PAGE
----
When I reread that, I am humbled by my immaturity and lack of faith in a God so much bigger than I can understand. Peter once asked Jesus what would become of the disciple John, after being given a tough message about his own future. Peter said what I so often do, "Lord, what about him?" Jesus responded to Peter, "If I want him to remain alive until I return, what is that to you? You must follow me."

I cannot be so bold as to tell God how he should deal with me or with others because he is the awesome Creator. Isaiah points out in 45:9 how prideful it is for me question God's purposes: "Does the clay say to the potter, 'What are you making?'" I can't tell God his business. My job is simply to follow him.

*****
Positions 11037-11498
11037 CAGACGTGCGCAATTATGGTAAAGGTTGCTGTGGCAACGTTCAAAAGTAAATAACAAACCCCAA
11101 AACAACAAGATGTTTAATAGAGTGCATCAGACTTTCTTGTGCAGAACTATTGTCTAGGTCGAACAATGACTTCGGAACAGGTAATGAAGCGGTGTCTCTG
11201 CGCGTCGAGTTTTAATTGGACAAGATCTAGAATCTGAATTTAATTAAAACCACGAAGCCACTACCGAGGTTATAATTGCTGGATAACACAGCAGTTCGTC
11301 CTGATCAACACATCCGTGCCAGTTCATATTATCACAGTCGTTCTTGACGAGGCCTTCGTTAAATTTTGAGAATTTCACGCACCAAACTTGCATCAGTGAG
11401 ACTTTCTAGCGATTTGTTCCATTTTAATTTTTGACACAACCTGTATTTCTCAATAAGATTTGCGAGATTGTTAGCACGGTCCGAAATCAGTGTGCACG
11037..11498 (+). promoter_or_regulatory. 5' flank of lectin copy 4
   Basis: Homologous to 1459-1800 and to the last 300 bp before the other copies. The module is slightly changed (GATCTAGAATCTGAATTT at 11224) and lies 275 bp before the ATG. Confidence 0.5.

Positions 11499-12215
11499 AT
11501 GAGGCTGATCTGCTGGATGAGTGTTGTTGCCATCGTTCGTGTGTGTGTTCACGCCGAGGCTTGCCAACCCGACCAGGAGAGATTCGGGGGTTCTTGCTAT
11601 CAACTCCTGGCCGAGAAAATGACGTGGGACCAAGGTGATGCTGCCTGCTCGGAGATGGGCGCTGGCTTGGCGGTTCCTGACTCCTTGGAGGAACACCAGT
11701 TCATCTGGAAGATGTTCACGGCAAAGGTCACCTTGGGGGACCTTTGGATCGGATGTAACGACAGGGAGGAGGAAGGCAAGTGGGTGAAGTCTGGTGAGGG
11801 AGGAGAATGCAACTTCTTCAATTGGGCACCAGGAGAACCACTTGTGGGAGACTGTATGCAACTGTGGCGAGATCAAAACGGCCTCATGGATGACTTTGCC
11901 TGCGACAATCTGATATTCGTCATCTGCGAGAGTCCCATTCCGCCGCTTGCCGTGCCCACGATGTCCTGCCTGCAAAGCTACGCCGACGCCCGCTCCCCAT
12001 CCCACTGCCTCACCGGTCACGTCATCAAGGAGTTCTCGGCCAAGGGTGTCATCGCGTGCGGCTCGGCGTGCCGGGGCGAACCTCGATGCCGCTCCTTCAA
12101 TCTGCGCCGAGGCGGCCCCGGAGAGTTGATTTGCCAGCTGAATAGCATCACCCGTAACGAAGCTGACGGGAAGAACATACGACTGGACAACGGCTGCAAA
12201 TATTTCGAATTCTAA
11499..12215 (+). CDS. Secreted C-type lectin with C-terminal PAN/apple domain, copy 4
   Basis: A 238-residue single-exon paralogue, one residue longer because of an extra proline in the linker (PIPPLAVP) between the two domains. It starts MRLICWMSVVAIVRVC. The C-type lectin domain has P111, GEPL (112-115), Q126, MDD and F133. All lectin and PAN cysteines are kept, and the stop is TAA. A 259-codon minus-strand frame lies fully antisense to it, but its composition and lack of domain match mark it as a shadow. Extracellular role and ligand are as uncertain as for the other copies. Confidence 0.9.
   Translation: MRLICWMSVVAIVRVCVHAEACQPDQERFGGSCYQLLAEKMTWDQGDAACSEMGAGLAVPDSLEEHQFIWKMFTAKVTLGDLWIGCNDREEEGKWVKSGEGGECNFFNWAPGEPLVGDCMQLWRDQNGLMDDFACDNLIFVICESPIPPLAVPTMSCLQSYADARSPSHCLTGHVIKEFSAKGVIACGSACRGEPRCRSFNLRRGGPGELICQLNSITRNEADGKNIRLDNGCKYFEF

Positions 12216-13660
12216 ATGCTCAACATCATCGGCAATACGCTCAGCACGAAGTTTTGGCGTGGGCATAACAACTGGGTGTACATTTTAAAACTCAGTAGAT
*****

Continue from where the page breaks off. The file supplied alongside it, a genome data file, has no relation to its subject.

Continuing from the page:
If it is best for me to be shaped by adversity right now, to have him draw out the envy and the anger in my heart so it is no longer concealed, then I should thank him all the more because he has answered my prayer to "Search me, O God, and know my heart; test me and know my anxious thoughts. See if there is any offensive way in me and lead me in the way everlasting." (Psalm 139:23-24) I may not like the impurities that are rising to the surface in this furnace of trouble, but the fact is, these defects in my character have been in me all along.

Still, I see things I want but can't have. It's in my nature to set my heart on those things and become angry with God, as if he is a father who deprives his child of good things. But that is not God's true character.